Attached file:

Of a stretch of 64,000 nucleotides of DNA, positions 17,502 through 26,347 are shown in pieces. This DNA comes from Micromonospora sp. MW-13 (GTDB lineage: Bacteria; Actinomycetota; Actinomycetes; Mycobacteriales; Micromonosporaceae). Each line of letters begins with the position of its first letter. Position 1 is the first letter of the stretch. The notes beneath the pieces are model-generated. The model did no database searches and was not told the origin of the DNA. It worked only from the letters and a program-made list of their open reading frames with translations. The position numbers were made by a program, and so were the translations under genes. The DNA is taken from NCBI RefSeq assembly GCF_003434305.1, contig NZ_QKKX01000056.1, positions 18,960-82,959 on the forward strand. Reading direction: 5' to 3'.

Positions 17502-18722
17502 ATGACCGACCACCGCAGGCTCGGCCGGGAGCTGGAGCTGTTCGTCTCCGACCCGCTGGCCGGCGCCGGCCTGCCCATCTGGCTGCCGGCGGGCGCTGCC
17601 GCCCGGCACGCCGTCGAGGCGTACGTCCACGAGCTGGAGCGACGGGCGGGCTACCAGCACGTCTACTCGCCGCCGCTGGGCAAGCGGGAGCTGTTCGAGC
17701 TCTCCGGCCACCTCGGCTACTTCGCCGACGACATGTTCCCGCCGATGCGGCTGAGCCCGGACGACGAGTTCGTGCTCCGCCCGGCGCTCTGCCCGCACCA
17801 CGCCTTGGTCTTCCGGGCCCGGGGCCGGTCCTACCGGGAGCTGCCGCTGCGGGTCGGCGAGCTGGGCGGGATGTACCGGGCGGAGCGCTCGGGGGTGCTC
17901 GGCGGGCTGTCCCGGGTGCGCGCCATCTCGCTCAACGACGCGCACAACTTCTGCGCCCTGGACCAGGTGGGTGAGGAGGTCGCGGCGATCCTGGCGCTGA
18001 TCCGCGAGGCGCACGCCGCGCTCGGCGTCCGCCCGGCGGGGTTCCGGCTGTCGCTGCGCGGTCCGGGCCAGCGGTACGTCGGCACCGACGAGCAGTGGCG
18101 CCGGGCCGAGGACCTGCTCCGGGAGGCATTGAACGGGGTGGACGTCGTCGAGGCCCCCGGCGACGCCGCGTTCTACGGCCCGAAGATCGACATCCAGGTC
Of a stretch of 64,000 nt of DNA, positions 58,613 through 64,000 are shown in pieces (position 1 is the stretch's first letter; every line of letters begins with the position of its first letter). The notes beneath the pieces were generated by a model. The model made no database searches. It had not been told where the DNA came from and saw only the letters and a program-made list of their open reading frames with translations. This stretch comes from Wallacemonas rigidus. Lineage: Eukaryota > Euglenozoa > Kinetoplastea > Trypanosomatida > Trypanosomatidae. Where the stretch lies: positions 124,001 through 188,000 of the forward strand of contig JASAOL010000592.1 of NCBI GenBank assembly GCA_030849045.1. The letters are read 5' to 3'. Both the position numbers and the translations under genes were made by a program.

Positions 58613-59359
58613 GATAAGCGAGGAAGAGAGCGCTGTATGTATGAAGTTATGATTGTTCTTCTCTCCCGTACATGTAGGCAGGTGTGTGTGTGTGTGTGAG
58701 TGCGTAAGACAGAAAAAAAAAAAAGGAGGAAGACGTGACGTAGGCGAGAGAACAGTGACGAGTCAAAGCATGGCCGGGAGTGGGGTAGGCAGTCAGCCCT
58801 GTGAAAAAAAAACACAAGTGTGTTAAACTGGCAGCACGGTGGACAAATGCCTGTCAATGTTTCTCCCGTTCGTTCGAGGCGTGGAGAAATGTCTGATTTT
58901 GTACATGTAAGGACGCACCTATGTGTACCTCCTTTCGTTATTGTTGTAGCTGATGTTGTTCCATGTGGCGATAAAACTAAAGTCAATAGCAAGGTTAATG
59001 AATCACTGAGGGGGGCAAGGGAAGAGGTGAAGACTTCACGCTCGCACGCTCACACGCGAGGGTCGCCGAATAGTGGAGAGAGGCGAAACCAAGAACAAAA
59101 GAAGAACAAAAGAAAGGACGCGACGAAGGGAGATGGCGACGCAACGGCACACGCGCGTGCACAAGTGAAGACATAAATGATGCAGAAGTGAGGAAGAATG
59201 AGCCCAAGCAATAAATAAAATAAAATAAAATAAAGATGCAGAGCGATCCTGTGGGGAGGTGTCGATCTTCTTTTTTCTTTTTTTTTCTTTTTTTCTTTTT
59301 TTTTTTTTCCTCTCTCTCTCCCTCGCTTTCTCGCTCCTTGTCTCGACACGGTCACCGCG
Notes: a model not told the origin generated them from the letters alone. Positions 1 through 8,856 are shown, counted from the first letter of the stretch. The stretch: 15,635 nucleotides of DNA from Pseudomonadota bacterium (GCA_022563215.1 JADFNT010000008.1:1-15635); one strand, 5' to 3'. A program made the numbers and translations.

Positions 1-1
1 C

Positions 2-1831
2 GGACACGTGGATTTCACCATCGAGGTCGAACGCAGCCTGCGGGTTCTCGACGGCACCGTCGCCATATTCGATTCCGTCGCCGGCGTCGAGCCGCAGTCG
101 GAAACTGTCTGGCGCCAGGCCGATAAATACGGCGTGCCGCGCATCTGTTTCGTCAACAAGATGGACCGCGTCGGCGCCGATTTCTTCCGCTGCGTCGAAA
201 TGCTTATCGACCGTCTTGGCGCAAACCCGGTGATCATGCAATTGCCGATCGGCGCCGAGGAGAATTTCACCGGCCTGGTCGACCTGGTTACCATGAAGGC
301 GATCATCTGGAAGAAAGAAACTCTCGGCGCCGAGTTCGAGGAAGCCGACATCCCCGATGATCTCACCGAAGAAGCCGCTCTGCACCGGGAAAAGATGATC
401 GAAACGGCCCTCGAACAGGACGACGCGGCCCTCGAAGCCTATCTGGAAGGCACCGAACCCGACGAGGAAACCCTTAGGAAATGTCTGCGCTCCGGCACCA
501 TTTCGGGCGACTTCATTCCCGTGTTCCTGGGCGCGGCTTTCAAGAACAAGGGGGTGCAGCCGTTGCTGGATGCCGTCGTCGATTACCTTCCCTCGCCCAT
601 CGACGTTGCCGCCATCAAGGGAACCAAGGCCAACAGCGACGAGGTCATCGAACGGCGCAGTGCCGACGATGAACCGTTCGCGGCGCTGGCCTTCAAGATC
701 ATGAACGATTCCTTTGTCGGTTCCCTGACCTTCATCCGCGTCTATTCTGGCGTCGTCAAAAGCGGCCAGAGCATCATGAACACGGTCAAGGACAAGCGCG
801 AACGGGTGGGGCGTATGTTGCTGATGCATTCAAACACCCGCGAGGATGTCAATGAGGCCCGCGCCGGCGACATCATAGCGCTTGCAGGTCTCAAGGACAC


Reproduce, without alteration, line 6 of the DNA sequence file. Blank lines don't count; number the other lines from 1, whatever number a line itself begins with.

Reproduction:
17801 CGCCTTGGTCTTCCGGGCCCGGGGCCGGTCCTACCGGGAGCTGCCGCTGCGGGTCGGCGAGCTGGGCGGGATGTACCGGGCGGAGCGCTCGGGGGTGCTC